The start of the plan for S&P

Discussion in 'Index Futures' started by Allen3, Sep 6, 2007.

  1. Allen3


    Recently I figured out I had started to work on the middle and end game before I had the beginning of the plan in place. THAT MEANS MONEY! I had enough to open an account and trade several emini S&P futures contracts, but it wasn't really money I could afford to lose. So the question is when do I meet the criteria to trade? I've read dozens of books and articles. The advice ranges from if you have a good system just a small account, a few thousand, is enough to....Have a $100,000.00, One million in the bank, prepaid college tuition at a private university for all children and one extra just in case, a paid off house, a bunker supplied with food for 10 years.................................... ! Where does it end? What is a reasonable compromise between being prepared and taking the risk of starting in this new business?

    Please (REASONABLE PEOPLE ONLY) give some info on the beginnings of your career in trading index futures. You don't have to give a life story or divulge any secrets. I just would like a reasonable consensus view on where some others started. preferably people that have been successful for a couple of years, but it would also be interesting to know what some contemporary beginners are starting with and expecting to be successful.

    Well there it is. It may be boring, but it's where I'm at. If some of you would see fit to post your beginnings, it may help or save some other poor soul who has come to the market. Thanks in advance.

  2. Until your MIND is right, you have nothing to start with..a car without an engine.

    In the beginning I had incorrectly worked with platform after platform and chart after chart....while the whole time had ignored the way I think (everyone has this weak link in the beginning).
  3. The most important issue is whether you can "handle the market". Suggest you paper trade* with discipline and critical review (no fudgies just to make yourself feel better... the market is a brutal arbiter of everything).

    Once you're CONFIDENT you can handle the market, start small. Build your capital on success. Then increase your trade size.

    If you can REALLY handle the market, you can start with $5K-10K and the rest will come. It's a lonnnng journey. Try to be patient, disciplined, consistent.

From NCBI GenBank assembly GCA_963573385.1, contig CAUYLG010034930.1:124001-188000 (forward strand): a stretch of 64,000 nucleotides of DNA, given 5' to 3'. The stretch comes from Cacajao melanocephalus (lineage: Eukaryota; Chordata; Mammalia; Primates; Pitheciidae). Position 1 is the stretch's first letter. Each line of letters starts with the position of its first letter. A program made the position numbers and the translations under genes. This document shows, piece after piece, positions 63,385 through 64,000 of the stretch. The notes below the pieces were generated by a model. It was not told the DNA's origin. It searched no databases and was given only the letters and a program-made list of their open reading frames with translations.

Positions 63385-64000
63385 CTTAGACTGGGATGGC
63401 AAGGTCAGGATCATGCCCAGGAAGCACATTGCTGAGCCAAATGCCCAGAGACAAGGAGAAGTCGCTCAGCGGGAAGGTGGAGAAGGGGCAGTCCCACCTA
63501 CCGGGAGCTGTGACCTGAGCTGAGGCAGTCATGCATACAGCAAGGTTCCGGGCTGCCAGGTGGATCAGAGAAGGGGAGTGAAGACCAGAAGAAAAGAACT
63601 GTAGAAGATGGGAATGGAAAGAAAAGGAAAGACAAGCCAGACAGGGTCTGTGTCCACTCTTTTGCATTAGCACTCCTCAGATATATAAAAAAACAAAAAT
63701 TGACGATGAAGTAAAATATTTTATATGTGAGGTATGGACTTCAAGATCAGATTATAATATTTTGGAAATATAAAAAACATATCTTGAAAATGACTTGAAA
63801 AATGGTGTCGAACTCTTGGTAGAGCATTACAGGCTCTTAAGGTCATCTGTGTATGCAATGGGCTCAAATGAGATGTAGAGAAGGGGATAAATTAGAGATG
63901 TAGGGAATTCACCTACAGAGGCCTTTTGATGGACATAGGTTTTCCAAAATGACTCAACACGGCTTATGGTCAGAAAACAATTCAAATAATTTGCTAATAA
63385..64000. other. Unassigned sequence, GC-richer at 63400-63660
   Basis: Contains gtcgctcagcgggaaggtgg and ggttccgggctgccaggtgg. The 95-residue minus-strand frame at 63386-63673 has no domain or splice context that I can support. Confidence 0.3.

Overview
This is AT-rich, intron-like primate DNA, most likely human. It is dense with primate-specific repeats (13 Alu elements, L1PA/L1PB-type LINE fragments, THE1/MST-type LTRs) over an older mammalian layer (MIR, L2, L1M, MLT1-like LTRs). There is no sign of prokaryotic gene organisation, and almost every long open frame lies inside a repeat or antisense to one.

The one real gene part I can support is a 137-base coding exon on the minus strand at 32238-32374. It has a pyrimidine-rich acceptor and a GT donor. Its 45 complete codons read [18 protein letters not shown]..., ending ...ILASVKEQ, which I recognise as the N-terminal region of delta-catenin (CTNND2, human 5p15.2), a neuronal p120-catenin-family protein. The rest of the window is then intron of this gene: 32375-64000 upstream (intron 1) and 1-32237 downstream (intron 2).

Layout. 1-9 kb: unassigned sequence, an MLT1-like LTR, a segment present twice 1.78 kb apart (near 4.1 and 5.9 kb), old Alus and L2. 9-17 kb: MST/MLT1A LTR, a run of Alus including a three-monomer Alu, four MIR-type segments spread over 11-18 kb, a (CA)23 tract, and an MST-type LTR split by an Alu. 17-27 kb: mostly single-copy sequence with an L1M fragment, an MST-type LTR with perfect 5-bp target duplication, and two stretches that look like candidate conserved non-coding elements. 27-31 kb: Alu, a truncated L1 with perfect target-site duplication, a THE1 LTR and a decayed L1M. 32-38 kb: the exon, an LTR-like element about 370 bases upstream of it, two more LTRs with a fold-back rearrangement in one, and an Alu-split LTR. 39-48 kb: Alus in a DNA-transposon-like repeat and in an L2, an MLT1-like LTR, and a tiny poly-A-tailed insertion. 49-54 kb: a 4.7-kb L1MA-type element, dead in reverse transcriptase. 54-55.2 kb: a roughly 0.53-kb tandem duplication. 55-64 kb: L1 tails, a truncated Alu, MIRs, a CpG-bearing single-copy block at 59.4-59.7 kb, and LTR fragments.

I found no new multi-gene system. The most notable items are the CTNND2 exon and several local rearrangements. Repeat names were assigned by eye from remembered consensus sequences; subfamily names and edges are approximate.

* Paper trading will reveal flawed strategies. But even if your theoretical results are outstanding, it will NOT be a harbinger of success. One of the most important factors is the psychological impact of financial risk... absent in paper trading.
  4. <i>"Well there it is. It may be boring, but it's where I'm at. If some of you would see fit to post your beginnings, it may help or save some other poor soul who has come to the market. Thanks in advance." JIM</i>

    Regardless of what method - system - approach you start with, money in the bank is immaterial. Every trader needs to begin in pure demo mode, mock trading only.

    No it's not (double negative, ouch) the same as trading real money. Not by a country mile... the difference between those two is vast. However, nobody has ever made one dime of real money that couldn't first do better in demo mode.

    A lot of guys print money in demo mode but stumble with real cash at work, granted. That does not negate the fact that lots more stumbling around in demo to learn many real lessons with play money is important.

    Many, many, many fledgling careers are busted flat and killed by suffering early losses of precious capital that could have been avoided. Not all loss is avoidable, but many if not most are by learning the ropes in simulation.

    Hope this helps
  5. It is impossible NOT to lose precious capital in this business. It is far better to learn the ropes by trading real money in small size, almost laughably small size.

    The old traders from a century ago like Wyckoff suggested trading only 10-20 shares of a stock, at first; and then increase the line over time once trading proficiency had been achieved. I would agree. For those who trade futures like the S&P e-mini, there is always SPY. And odd lots for those who trade stocks are not a problem.